Pay close attention to products priced at over $100. You may decide they’re worth it, but do a little digging to be sure before you shell out the extra cash.

  • Do they contain full-spectrum CBD?
  • How potent are they?
  • Do they contain other healing herbs or oils?

Looking for the best CBD creams, lotions, and topicals? Whether you want a product for pain, facial skin, or something all-purpose, here are 10 great recommendations.

CBD vs. THC: What’s the Difference?

We include products we think are useful for our readers. If you buy through links on this page, we may earn a small commission. Here’s our process.

As the legal use of hemp and other cannabis products grows, consumers are becoming more curious about their options. This includes cannabidiol (CBD) and tetrahydrocannabinol (THC), two natural compounds found in plants of the Cannabis genus.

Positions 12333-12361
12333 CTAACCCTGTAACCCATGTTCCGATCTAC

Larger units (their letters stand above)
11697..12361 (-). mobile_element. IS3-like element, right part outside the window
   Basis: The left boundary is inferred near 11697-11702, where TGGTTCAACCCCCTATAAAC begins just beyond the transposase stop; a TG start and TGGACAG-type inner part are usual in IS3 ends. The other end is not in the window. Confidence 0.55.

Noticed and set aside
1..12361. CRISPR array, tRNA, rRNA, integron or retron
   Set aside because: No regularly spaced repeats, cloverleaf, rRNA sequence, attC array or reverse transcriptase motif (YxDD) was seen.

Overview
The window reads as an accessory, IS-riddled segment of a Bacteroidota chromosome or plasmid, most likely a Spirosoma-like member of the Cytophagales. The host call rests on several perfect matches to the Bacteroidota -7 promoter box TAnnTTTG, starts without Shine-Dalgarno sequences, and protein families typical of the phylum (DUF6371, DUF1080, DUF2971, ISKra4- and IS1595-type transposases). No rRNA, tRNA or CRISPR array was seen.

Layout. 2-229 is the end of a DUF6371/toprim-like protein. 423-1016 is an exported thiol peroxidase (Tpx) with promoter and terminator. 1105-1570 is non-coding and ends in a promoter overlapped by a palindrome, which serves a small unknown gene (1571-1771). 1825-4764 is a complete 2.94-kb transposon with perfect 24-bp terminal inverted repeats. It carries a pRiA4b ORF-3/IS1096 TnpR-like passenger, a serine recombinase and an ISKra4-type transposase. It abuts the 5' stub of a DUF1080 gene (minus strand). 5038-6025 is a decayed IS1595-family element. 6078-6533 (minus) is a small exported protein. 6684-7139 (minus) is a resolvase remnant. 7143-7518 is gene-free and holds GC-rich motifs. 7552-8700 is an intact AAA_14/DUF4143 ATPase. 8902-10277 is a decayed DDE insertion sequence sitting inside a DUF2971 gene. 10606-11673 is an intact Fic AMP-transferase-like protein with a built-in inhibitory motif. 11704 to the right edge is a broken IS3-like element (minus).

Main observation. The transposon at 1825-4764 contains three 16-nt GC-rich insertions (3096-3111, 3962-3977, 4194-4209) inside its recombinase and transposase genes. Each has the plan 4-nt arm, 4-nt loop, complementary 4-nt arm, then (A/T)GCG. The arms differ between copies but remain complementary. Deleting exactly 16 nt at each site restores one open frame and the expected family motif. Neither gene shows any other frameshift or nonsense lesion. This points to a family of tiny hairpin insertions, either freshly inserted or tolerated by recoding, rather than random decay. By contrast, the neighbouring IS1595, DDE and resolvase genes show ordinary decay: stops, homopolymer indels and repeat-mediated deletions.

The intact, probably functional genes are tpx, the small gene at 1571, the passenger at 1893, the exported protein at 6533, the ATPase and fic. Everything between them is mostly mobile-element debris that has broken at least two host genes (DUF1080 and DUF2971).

CBD can be extracted from hemp or cannabis.

Hemp and cannabis come from the Cannabis sativa plant. Legal hemp must contain 0.3 percent THC or less. CBD is sold in the form of gels, gummies, oils, supplements, extracts, and more.

THC is the main psychoactive compound in cannabis that produces the high sensation. It can be consumed by smoking cannabis. It’s also available in oils, edibles, tinctures, capsules, and more.

Both compounds interact with your body’s endocannabinoid system, but they have very different effects.

Read on to learn more about these compounds. While they may have a lot in common, they have some key differences that determine how they’re used.

Both CBD and THC have the exact same molecular structure: 21 carbon atoms, 30 hydrogen atoms, and 2 oxygen atoms. A slight difference in how the atoms are arranged accounts for the differing effects on your body.

Both CBD and THC are chemically similar to your body’s endocannabinoids. This allows them to interact with your cannabinoid receptors.

The interaction affects the release of neurotransmitters in your brain. Neurotransmitters are chemicals responsible for relaying messages between cells and have roles in pain, immune function, stress, and sleep, to name a few.